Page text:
In grade school I was assigned to record a lengthy interview with a relative. Armed with a set of some hundred-odd prefabricated questions, I sat down with my gracious grandmother and gave it a shot. I learned, among other things, that you do not traipse across someone’s life as through a meadow. It is rather like bushwhacking your way through a strange jungle: the air is thick with damp, and, though you stumble across specimens noxious and exquisite, you spend the better part hacking and hacking and wiping the sweat from your brow. It is pedestrian most of the time, which is necessary, because our lives are pedestrian most of the time, at least when we try to explain them to others. I called multiple bathroom breaks, more for my sake than hers.
The experience of seeing Samuel D. Hunter’s Greater Clements, which closed on January 19 at the Lincoln Center Theater, is something like this. At the performance I attended, most in the audience were even older than my grandmother, and all of us likely would have snoozed through a healthy portion had it been a Friday evening instead of a Sunday matinee. Wisdom comes with age, however, and there is much wisdom in this play—one might even say the thirty-eight-year-old Hunter is wise beyond his years. He had, for instance, the foresight to include not one but two bathroom breaks in the three-hour, three-act show.
Hunter also builds out Greater Clements, Idaho—a fictional mining town in his home state—with careful attention to the intricacies and banalities that by turns animate and stultify his characters. That he means for us to do a bit of digging is clear from the opening scene. Half the set (designed by Dane Laffrey) is covered by a trapezoidal platform that elevates and descends. When lifted up with the lights off and twenty-seven-year-old Joe (Edmund Donovan) lurching across the stage, it becomes a mine-shaft elevator. The average temperature is 115 degrees at 6,400 feet below, we learn as he runs through his tour-guide spiel. His deadened drawl and vacant pauses tell us that the young man is a bit touched—he has the “social intelligence of a fifteen-year-old”—but Donovan imbues the role with a quiet and powerful dignity.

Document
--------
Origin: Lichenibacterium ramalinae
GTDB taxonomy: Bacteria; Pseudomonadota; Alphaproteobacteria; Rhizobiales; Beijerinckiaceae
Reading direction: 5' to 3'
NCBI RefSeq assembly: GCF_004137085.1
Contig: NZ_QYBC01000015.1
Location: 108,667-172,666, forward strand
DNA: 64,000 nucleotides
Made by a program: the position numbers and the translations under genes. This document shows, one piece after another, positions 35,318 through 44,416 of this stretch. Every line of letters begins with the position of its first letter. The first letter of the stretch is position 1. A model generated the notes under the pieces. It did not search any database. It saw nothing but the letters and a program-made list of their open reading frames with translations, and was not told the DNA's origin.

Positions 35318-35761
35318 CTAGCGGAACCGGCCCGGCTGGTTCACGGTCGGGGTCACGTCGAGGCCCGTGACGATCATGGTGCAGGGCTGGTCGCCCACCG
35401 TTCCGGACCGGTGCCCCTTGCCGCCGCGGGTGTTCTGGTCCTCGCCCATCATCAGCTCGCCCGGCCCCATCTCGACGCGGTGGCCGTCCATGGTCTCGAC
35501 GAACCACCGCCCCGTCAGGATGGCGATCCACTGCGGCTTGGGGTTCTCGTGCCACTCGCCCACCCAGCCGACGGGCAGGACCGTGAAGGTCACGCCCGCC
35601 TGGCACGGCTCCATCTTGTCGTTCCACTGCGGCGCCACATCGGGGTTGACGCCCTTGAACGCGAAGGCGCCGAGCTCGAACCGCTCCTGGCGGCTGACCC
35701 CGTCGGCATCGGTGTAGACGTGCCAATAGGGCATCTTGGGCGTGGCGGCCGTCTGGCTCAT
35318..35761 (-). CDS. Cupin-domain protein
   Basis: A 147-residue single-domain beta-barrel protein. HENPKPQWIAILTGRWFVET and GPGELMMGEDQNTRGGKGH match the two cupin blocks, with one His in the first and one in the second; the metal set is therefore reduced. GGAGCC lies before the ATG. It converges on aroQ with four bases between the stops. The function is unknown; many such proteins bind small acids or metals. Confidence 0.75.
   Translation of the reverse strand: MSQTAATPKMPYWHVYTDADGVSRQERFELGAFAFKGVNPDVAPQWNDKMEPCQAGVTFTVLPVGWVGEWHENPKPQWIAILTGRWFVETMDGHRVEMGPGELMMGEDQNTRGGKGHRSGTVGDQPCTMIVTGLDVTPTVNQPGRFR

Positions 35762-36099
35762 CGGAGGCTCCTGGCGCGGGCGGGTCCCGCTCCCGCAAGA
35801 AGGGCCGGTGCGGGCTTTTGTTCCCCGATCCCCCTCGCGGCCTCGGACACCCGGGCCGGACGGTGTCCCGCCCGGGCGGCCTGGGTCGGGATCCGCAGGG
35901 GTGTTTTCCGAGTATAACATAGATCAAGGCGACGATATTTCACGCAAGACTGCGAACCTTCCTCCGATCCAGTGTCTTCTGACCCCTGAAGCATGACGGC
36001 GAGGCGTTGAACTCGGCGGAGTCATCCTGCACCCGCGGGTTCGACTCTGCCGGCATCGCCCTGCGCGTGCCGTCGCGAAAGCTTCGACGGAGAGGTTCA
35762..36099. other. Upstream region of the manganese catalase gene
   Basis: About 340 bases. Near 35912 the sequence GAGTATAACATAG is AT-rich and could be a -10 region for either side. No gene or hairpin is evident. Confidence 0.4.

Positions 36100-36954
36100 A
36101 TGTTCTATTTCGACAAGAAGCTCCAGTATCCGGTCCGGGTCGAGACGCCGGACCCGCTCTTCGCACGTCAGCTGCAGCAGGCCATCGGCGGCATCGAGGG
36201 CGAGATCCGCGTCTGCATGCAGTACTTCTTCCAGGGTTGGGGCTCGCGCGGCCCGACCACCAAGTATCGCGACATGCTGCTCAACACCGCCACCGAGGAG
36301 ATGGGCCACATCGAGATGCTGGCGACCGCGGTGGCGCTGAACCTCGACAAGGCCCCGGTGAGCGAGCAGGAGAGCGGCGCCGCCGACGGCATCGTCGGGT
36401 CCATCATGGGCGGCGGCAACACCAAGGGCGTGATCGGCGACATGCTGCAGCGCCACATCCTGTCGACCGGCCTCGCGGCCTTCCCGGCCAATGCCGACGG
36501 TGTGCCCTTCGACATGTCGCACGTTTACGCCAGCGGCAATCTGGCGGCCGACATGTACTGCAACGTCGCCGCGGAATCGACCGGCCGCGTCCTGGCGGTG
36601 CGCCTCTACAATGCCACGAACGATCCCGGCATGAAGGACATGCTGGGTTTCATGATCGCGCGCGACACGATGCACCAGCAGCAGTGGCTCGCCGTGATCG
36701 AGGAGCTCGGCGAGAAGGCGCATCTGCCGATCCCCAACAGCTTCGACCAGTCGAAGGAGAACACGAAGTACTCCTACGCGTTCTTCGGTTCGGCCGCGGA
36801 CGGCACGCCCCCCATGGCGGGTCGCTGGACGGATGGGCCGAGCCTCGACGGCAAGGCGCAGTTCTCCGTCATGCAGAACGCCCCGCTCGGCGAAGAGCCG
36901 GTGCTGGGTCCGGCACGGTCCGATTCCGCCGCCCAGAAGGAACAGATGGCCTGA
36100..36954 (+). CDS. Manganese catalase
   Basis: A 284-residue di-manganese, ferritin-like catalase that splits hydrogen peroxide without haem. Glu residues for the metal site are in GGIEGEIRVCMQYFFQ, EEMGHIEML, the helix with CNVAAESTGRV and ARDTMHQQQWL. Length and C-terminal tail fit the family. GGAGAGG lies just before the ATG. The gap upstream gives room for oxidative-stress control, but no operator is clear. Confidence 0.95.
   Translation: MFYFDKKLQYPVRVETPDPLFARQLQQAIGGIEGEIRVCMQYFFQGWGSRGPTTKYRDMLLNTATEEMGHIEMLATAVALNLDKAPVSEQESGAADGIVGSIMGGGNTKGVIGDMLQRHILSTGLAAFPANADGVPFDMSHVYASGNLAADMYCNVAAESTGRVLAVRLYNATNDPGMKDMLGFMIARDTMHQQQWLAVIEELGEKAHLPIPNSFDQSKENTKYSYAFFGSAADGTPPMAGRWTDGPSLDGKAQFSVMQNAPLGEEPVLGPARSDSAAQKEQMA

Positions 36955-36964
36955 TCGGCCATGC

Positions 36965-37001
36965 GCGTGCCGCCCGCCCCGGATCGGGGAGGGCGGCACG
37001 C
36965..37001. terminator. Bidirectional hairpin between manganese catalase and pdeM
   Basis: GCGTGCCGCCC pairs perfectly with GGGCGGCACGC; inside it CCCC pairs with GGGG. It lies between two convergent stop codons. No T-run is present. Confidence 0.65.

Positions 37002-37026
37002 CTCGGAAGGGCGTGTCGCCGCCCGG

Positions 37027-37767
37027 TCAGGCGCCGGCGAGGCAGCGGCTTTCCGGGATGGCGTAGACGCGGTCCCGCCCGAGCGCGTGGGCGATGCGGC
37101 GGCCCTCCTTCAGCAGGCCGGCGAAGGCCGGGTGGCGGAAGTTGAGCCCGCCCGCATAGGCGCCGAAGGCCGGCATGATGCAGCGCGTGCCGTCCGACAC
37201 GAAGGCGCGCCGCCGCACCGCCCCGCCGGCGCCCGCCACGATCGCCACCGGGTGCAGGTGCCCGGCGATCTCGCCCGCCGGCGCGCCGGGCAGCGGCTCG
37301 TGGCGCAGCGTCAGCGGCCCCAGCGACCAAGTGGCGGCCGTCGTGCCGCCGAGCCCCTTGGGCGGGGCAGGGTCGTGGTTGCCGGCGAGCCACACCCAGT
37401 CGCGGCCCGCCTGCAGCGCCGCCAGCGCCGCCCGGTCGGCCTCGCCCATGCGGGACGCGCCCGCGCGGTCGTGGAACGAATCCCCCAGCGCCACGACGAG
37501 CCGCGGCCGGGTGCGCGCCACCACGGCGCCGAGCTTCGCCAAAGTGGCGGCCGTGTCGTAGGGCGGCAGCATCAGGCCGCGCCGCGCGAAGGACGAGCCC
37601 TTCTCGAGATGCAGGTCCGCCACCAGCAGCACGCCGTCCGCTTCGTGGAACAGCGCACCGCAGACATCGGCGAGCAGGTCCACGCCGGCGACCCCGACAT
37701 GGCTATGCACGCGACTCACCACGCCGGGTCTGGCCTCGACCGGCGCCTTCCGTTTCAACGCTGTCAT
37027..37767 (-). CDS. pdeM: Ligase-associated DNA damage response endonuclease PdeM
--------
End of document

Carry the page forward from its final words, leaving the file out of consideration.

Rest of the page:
The mines closed down twelve years ago, and the town has just voted to unincorporate. Accordingly, the play is not so much about what is as what was. After the enticing prelude, the first act is spent mining the past for meaningful backstory. It is a slow, stifling process. Joe lives with his mother, Maggie (Judith Ivey), whom we watch closing down and packing up the town museum above which they live. (The lowered platform becomes an upstairs bedroom.) She keeps her anxieties at bay by mothering everyone and everything she can, in every way imaginable. Hopping about with her foot in her mouth, she is hardly a paradigm of grace; her clumsiness at times bleeds into Hunter’s stage directions, as she has an uncanny knack for pulling other characters offstage whenever a scene requires a quick exit.
Billy (Ken Narasaki), an old flame of Maggie’s from high school, drops in with his granddaughter Kel (Haley Sakamoto). He is sick with cancer but insists he is determined not to be a burden; the director, Davis McCallum, could have advised Narasaki to pump the brakes here, as he was the sprightliest terminal patient I have ever seen. He has designs to marry and run away with Maggie; that he secretly relishes putting on a cheery persona as a means to that end is sufficiently clear.